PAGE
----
“What made me come here?”

I also drove the dogsled on hunting or trapping trips. Peter would take the trail through the woods to service the traps, while I brought the sled, loaded with our sleeping bags and food, over the easiest route to our overnight camp. It required constant vigilance, not only because of the dogs’ liveliness but also because of that unpredictable menace, overflow from the lake. Once I drove the sled for twenty-five miles over Walker Lake toward the overnight camp without mishap, but only a hundred yards from shore I ran into deep slush. The ice had cracked and water had seeped through and remained unfrozen beneath the blanket of snow. Immediately, the sled runners clogged with freezing slush and my snowshoes became like lead weights.

1 pushed and pulled the sled and finally took part of the load on my back, but it took more than an hour to travel the hundred yards to shore. At the end I was so weary and desperate I kept asking myself, "What made me come here?

I wish I was back in town.” Later, when I sat on a caribou skin in the little tent and warmed my hands on the tiny sheetiron stove, my miseries were forgotten again. I chewed a piece of dried caribou meat and it suddenly occurred to me that back in the city I would not have been satisfied with so little. But here I was.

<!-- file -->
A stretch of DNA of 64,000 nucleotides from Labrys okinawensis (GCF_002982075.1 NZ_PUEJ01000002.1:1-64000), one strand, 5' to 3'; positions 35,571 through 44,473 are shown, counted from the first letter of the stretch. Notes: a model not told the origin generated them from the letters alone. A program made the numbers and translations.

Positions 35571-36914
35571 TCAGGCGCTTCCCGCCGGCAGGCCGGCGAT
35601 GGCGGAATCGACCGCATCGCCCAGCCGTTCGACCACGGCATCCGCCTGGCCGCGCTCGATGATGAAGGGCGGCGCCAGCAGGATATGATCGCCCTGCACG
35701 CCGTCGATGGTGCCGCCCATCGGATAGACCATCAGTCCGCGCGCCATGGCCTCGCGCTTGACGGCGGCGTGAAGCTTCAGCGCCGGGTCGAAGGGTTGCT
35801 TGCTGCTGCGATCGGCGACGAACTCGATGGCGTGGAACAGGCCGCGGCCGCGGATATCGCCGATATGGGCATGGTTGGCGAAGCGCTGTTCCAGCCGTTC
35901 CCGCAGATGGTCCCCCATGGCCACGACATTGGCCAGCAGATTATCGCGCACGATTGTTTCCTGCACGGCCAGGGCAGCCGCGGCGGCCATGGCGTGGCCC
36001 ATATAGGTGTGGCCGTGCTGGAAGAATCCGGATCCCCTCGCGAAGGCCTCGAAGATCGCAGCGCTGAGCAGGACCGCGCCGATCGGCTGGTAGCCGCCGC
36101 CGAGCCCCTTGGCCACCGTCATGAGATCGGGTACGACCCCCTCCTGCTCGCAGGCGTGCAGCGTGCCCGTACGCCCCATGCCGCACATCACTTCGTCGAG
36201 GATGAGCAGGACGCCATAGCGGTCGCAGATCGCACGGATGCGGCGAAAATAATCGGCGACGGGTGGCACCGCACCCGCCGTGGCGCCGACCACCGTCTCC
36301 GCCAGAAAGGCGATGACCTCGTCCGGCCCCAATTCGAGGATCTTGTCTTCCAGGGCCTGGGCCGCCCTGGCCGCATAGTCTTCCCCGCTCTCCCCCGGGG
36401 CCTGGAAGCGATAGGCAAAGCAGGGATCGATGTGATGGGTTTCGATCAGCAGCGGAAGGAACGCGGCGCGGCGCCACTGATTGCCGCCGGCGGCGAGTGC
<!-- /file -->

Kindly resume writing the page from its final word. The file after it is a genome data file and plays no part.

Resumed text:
With only meat to eat and only a tent between me and the Arctic cold. I was happy. Life north of the Arctic Circle is in some way a curiously carefree one.

Once a big, grey timberwolf ran afoul of one of our traps. He was only caught by a single claw, but I had been walking the trapline with Peter and would not miss the chance to take pictures. While 1 set up the camera the wolf lay down, but his sparkling green eyes flashed at us in hatred and fear. Then, just as Peter looked away for a second, the big animal leaped high into the air. He was free! Before we recovered from the magnificent spectacle the wolf was hundreds of yards away. Peter fired offhand and missed, then ran after him on his snowshoes, but never got within shooting distance again.

We had let our first wolf get away.

There were other experiences I won’t forget; the sight of the migrating caribou is they walked slowly down our valley; the proud and awe-inspiring call of wolves who hunted them; the spectacle of the northern lights; the sight of the

returning sun and how it made me feel warm and unspeakably happy.

Once the sun was back, time seemed to pass even faster. By March we dared not go outside w'ithout wearing dark glasses and sometimes I ran behind the dogsled in shirtsleeves, although it was still below zero in the shade. It was a wonderful time of the year. But our visas would expire in May, and besides, it was time for us to earn a living again.

We began to prepare ourselves for leaving the Arctic.

“A fresh salad will taste delicious,” I said.

Peter nodded. “D’you know, as soon as I get a job I’m going to learn to fly. It might be useful — sometime — f’rinstance up north—when we come back again.” I looked at him and I knew he meant it .and my heart lightened.

We are planning to go back to see more of the land that, to my mind, has been given its rightful name by the famous Arctic explorer. Dr. Vilhjalmur Stefansson. He called it The Friendly Arctic. ★